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dc.contributor.authorBladin, Peter Fen
dc.identifier.citationClinical and Experimental Neurology; 23(): 149-54en
dc.description.abstractIntensive neuromonitoring of seizure surgery candidates, with its associated medication withdrawal, involves increased seizure susceptibility. This can cause a confusing array of seizure patterns. This problem was examined in the candidates for seizure surgery in the Austin Hospital Comprehensive Epilepsy Programme, emphasis being placed on focal seizures. Generalized seizures were very common. Eleven (15%) patients showed multiple focal seizure patterns. Seven patients showed temporal lobe seizures originating from either side separately. Three showed persistent frontal and temporal complex partial seizures. One patient showed 2 separate species of focal epilepsy. Whilst the simplest and most effective way out of this diagnostic problem was close consultation and video review with parent or spouse, this process was ineffective in 6 of 11 patients. In patients with bitemporal lobe epilepsy there was often little to distinguish the fit coming from one side from that coming from the other and often elements of the fit from either side were recognized by the relative. In all patients with frontal and temporal complex partial seizures, elements of the seizure had been seen previously and in only 1 was there any preponderance on neuromonitoring. Therefore it is suspected that the confusing seizure detail seen on intensive neuromonitoring may in fact exist in real life and render the clinical history suspect--a problem which can be avoided only by initial neuromonitoring.en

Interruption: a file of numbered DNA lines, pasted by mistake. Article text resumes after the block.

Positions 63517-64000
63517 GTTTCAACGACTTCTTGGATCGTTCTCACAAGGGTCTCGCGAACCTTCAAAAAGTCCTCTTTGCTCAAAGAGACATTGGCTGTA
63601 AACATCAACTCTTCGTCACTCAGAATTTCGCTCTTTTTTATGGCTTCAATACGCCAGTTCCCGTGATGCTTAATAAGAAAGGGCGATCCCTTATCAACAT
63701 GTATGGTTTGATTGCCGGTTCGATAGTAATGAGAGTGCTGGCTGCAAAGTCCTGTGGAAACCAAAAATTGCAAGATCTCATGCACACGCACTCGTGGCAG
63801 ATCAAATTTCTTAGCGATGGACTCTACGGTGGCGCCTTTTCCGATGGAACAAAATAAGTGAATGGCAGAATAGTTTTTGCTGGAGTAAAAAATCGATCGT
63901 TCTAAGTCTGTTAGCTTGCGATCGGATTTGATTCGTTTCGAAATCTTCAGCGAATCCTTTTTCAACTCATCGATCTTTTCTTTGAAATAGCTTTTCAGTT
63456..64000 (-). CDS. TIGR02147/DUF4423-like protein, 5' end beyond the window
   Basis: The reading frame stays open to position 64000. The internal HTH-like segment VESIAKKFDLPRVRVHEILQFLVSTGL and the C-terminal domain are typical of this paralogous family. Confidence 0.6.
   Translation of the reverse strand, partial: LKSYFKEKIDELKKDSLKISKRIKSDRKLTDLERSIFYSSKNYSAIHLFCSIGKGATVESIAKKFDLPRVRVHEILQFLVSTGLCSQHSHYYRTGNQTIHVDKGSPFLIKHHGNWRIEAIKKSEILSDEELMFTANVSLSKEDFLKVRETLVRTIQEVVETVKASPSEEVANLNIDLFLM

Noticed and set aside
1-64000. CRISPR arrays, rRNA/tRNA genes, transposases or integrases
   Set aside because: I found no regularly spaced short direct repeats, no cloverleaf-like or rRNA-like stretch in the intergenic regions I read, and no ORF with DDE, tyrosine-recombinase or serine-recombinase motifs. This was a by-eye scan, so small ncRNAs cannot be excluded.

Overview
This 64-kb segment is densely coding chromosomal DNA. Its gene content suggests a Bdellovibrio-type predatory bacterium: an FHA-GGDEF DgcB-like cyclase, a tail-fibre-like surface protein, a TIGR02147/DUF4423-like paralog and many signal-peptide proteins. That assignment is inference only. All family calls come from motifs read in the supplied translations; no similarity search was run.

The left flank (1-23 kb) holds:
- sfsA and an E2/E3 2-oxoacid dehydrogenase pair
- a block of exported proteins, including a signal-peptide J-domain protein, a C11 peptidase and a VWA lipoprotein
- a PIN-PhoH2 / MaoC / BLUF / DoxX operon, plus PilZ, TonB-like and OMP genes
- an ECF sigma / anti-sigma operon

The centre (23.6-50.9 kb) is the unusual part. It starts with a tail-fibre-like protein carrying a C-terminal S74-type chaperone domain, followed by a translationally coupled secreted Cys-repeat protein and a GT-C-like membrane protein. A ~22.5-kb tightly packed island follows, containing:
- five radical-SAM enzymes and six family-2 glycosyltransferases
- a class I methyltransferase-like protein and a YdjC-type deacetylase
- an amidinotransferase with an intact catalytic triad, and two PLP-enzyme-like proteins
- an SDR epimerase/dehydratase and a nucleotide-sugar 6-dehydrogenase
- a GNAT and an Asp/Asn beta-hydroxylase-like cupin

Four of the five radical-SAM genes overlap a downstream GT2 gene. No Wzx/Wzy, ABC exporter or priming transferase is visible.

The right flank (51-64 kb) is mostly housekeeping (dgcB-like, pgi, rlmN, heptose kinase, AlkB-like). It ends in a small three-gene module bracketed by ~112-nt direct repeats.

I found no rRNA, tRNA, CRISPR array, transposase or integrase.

dc.subject.otherEpilepsies, Partial.diagnosis.surgeryen
dc.subject.otherEpilepsy, Temporal Lobe.diagnosis.surgeryen
dc.subject.otherEvoked Potentialsen
dc.subject.otherFrontal Lobe.surgeryen
dc.subject.otherTemporal Lobe.surgeryen
dc.titleIntensive neuromonitoring for complex partial seizures: focal seizure pattern variability in surgical patients.en
dc.typeJournal Articleen
dc.identifier.journaltitleClinical and experimental neurologyen
dc.identifier.affiliationDepartment of Neurology, Austin Hospital, Melbourne, Victoria.en
dc.type.austinJournal Articleen
item.openairetypeJournal Article-
item.fulltextNo Fulltext-
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